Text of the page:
Democrats hope to pick off conservative Dalton-based Georgia Senate seat

Former state Sen. Charlie Bethel's judgeship left vacant a north Georgia Senate seat.

Former state Sen. Charlie Bethel’s judgeship left vacant a north Georgia Senate seat.

The Dalton-based Senate seat up for grabs in a special election should be a safely conservative district. But Democrats are hoping an independent candidate can squeak by in a low-turnout vote.

Former Whitfield County GOP chairman Chuck Payne and Debby Peppers, an ex-county commissioner running without party affiliation, on Tuesday emerged as the two top vote-getters in the race to replace Charlie Bethel in the Senate. They both will square off in a Jan. 10 runoff.

Payne nabbed about 36 percent of the vote in the four-person race, while Peppers earned about 27 percent of the vote in part with help from local Democrats.

Bethel won a fourth term in November without opposition, but a day later Gov. Nathan Deal tapped him for a Court of Appeals judgeship. That left vacant the 54th District, which includes all of Whitfield and Murray counties and parts of Pickens and Gordon counties.

Many local GOP leaders quickly consolidated support around Payne, a retired juvenile court probation officer who worked as a Ben Carson campaign operative this year.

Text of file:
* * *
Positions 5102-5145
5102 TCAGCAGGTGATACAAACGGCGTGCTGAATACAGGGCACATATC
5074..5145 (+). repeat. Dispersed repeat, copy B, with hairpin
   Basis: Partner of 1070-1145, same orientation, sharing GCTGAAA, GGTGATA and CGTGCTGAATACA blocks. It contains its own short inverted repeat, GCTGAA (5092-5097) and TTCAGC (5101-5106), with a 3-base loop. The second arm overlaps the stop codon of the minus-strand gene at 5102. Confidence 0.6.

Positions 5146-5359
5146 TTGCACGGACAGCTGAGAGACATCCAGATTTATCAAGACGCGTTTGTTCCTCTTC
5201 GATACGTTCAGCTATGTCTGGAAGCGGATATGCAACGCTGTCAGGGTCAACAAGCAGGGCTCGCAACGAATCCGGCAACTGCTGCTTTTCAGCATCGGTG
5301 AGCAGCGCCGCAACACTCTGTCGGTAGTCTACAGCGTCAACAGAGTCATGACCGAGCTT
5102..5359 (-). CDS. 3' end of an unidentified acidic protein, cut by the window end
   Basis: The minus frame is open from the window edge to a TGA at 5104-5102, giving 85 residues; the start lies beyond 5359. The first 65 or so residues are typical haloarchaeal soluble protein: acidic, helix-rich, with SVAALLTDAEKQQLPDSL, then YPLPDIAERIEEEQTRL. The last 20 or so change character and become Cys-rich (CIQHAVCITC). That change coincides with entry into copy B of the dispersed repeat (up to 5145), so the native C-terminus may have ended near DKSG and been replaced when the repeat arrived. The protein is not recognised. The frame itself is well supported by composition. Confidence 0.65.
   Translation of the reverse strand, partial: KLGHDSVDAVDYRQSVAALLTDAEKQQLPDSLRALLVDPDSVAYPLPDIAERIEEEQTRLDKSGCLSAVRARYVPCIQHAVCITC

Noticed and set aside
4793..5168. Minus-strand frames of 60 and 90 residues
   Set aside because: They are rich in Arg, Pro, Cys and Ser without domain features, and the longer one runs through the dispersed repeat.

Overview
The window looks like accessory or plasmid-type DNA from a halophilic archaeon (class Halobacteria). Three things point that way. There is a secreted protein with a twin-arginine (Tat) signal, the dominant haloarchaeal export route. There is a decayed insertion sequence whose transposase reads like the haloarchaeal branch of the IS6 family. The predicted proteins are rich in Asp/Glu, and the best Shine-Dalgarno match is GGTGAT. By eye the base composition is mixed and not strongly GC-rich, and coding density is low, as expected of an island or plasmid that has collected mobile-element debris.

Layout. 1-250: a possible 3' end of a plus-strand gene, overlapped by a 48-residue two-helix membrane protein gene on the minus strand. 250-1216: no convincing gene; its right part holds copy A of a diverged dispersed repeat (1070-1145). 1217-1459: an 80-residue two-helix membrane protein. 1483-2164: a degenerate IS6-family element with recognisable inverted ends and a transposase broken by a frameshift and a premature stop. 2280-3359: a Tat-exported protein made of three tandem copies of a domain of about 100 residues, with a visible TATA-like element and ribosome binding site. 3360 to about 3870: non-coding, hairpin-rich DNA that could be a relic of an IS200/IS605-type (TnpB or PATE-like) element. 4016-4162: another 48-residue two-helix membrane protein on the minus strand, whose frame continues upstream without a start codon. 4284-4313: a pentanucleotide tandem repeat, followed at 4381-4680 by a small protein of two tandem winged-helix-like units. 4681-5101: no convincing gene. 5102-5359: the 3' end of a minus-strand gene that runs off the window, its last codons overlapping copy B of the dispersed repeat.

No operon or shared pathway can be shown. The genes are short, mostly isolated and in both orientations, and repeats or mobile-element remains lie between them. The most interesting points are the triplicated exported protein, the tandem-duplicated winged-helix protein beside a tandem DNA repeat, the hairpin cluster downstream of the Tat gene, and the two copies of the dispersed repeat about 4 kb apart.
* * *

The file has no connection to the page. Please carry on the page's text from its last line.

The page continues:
Democrats have quietly supported Peppers, who is on the county’s zoning board and served on the commission in the 1990s. She received national attention in the late 1990s for a lawsuit she brought against the Dalton Regional Youth Detention that exposed overcrowded conditions and healthcare problems.

During the monthlong campaign, Payne focused on his GOP  bona fides and work for conservative causes while Peppers said her decades-long record in Whitfield County “reflects the kind of leadership our community needs.”

Expect the divisions to sharpen now that the race is down to two.

Peppers thanked her supporters and urged them to “keep the momentum going” late Tuesday, while Payne adviser Justin Tomczak drew battle lines. He said the Republican is in a formidable position against a “life-long Democrat” who he tied to Michelle Nunn, Jason Carter and Hillary Clinton.

“Northwest Georgia has little in common with those liberal politicians,” Tomczak said.


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